Council announces new electric line marking machine amongst range of road innovation measures
- New electric line marker will save money, upskill Council staff and help the environment
- Other innovations include new products to preserve roads and sensor technology for gritting
- LCRIG Chief Exec places Reading in top four most innovative authorities for highways
THE Council has unveiled the latest addition to its growing fleet of electric vehicles with a new fully electric road line marking machine.
The innovative new machine will not only help reduce costs and support Reading’s net carbon zero ambitions by using 60% less carbon, it will also mean more staff can improve their skills by being trained up to refresh Reading’s road markings.
The line marking machine was revealed at a visit last week from LCRIG, the Local Council Roads Innovation Group. Chief Executive Paula Claytonsmith was shown the machine and a range of other innovative solutions Reading Borough Council has introduced to improve the standard, efficiency and lifespan of its highways network, with the Mayor of Reading, Councillor Tony Page, and Lead Councillor for Environmental Services and Community Safety Karen Rowland, also present.
The electric machine replaces older diesel-powered vehicles and is able to do a full 8-hour shift on a single charge. It also uses a cold applied paint product rather than the usual hot paint material, which means line painting will be quieter, reduce carbon, last longer and be more environmentally friendly.
The Council also showcased new products being used to extend the life of roads and footways in Reading. These include Rhinophalt preservation, which was recently laid on the A33 junction with the M4 and on sections along the A33. Quicker, easier and less disruptive than a full road resurface which requires the top layer of the road being removed, Rhinophalt is a preservative layer applied to the existing road surface to extend the life of the road. A similar product is also being used on Reading’s footways, making it more cost effective and quicker to protect them while reducing our carbon footprint compared to traditional surfacing techniques.
The introduction of new temperature-sensor technology is another innovation which will benefits residents on Reading’s roads. With winter approaching, sensors are being installed and monitored around the borough to provide accurate, real time and localised temperature readings, ensuring surface gritting resources are concentrated more in areas that need it on any given occasion. The improved temperature data will ensure gritting only occurs where needed so blanket gritting doesn’t take place in areas of the borough which may not need to be treated. This will reduce waste, materials, costs and importantly the Council’s carbon footprint.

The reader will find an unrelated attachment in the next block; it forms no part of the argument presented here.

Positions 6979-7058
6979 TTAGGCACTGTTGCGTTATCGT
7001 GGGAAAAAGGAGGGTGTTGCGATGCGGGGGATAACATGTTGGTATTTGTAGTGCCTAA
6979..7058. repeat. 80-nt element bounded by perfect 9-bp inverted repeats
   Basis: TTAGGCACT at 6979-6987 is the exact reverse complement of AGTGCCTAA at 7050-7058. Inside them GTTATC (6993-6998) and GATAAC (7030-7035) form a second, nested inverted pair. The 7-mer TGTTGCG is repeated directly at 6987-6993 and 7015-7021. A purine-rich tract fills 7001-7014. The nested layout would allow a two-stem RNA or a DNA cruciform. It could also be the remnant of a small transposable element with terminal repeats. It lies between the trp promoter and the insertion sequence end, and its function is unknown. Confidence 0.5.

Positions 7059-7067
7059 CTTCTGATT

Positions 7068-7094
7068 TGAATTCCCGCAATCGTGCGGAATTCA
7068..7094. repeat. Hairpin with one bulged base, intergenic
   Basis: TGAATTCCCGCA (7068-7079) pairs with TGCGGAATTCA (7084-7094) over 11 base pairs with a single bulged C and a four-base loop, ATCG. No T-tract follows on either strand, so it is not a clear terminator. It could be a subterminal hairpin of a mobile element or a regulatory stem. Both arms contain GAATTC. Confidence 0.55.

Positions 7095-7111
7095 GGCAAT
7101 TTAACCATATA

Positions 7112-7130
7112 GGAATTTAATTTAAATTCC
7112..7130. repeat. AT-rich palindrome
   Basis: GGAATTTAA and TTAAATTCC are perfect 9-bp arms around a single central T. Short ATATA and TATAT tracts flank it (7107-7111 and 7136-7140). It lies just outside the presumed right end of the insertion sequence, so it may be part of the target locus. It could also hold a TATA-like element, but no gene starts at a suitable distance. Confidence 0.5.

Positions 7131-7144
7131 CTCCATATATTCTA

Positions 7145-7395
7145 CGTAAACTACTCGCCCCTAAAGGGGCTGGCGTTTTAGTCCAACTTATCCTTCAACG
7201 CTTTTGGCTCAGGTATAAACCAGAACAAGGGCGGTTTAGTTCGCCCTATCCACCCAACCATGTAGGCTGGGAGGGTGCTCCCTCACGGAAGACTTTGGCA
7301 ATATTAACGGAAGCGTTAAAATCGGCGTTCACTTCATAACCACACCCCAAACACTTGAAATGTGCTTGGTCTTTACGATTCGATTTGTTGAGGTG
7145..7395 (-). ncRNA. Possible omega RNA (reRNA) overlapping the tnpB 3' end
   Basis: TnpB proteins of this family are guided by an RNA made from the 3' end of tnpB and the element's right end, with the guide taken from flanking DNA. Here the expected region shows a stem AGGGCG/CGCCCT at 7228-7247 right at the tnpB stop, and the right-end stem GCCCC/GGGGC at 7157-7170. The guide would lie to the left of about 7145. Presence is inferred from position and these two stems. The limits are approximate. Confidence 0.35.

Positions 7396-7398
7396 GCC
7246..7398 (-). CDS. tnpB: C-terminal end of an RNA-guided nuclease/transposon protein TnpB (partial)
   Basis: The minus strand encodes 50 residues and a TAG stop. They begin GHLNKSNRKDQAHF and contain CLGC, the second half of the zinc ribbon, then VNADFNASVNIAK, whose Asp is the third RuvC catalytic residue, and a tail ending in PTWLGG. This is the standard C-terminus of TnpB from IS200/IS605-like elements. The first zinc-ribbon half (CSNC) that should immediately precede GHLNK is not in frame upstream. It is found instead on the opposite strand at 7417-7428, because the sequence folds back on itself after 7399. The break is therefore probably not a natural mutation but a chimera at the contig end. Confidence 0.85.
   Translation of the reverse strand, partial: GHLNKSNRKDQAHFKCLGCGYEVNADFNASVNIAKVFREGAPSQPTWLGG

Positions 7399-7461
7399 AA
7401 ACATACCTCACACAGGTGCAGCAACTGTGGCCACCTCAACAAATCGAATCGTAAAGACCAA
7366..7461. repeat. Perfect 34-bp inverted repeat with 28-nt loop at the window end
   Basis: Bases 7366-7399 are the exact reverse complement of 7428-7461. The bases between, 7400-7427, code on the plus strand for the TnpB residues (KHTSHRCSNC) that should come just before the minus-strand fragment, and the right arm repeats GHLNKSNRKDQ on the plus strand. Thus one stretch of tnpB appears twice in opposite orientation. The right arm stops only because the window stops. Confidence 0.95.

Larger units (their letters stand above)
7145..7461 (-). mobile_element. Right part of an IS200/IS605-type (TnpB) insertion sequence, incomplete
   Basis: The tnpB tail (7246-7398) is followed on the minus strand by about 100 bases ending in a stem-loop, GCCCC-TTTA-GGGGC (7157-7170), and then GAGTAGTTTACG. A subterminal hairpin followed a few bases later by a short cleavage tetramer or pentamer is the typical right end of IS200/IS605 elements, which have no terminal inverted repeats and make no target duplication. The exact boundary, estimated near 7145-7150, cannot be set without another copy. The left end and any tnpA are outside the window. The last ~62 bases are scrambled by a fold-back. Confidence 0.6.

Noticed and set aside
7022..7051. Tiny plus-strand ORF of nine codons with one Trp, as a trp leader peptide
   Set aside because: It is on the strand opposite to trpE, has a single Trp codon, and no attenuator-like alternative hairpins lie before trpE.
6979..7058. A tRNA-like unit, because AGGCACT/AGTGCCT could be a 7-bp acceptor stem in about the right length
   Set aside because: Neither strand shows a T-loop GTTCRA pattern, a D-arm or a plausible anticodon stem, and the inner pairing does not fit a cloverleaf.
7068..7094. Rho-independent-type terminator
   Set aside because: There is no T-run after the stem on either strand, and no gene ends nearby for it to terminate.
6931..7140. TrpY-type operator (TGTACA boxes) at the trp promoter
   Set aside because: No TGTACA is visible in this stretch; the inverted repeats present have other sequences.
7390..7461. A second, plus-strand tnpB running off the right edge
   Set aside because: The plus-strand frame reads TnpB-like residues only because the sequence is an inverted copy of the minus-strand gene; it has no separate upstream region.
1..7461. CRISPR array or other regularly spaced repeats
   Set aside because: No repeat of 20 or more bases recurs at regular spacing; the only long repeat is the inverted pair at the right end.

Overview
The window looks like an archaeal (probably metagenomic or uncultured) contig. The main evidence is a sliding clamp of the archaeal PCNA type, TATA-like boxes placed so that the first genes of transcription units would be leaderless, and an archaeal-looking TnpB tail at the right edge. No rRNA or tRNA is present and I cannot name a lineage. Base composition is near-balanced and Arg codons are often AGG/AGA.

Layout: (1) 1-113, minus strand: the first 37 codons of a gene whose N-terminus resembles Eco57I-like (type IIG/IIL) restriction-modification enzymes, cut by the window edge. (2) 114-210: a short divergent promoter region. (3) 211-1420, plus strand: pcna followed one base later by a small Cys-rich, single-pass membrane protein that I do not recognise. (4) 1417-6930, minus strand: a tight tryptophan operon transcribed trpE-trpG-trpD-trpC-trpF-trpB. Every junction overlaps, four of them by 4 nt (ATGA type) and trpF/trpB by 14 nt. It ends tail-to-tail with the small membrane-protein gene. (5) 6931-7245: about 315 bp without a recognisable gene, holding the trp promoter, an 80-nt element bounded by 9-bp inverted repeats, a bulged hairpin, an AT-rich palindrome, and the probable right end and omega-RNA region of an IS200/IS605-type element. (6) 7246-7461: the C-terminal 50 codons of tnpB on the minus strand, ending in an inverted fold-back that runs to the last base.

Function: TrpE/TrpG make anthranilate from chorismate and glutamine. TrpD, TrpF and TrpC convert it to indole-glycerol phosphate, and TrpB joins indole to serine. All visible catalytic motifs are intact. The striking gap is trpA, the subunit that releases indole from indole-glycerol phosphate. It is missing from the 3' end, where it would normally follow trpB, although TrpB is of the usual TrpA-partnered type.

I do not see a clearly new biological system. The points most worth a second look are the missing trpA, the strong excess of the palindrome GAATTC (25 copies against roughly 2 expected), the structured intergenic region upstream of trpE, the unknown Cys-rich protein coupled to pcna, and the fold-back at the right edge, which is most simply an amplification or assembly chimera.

Sensor technology is also being introduced at traffic signals to produce more dynamic signalling which improve traffic flows and again reduce carbon production by helping to keep cars moving in Reading, as well as improving air quality.
LCRIG representatives also learned of the Council’s use of iTip handles, which allow operatives using wheelbarrows and other hand-held technology to be able to use them safely, minimising the risk of injury and strain for its operatives.
LCRIG Chief Executive Paula Claytonsmith said:
“The great thing about what Reading is doing is it is delivering innovation with its team and suppliers. The electric road marking vehicle will make a great difference and have a big impact from an environmental perspective. The iTip handles are a great way to look after the health of their operatives. We work with well over 100 highways authorities and Reading is up there in the top four for being an organisation that is improving delivery and using innovation”.
Karen Rowland, Lead Councillor for Environmental Services and Community Safety at Reading Borough Council, said:
“The introduction of these new innovations is what residents can expect from our award-winning highways team here in Reading. A genuine focus of this team on the Council’s net zero ambitions is the impetus for driving forward these innovations, but the benefits don’t just stop there.
"Bringing more highway operations in house, such as line marking with the new electric vehicle, means we are able to respond quicker to residents’ requests. Making savings by reducing the reliance on contractors and providing opportunities for our staff to upskill along their career paths are further benefits. This team is constantly bringing forward new ideas that, when pieced together, really begin to turn the page on ensuring our transport routes are at the cutting-edge of innovation in the race to meet this Council’s net zero ambitions.”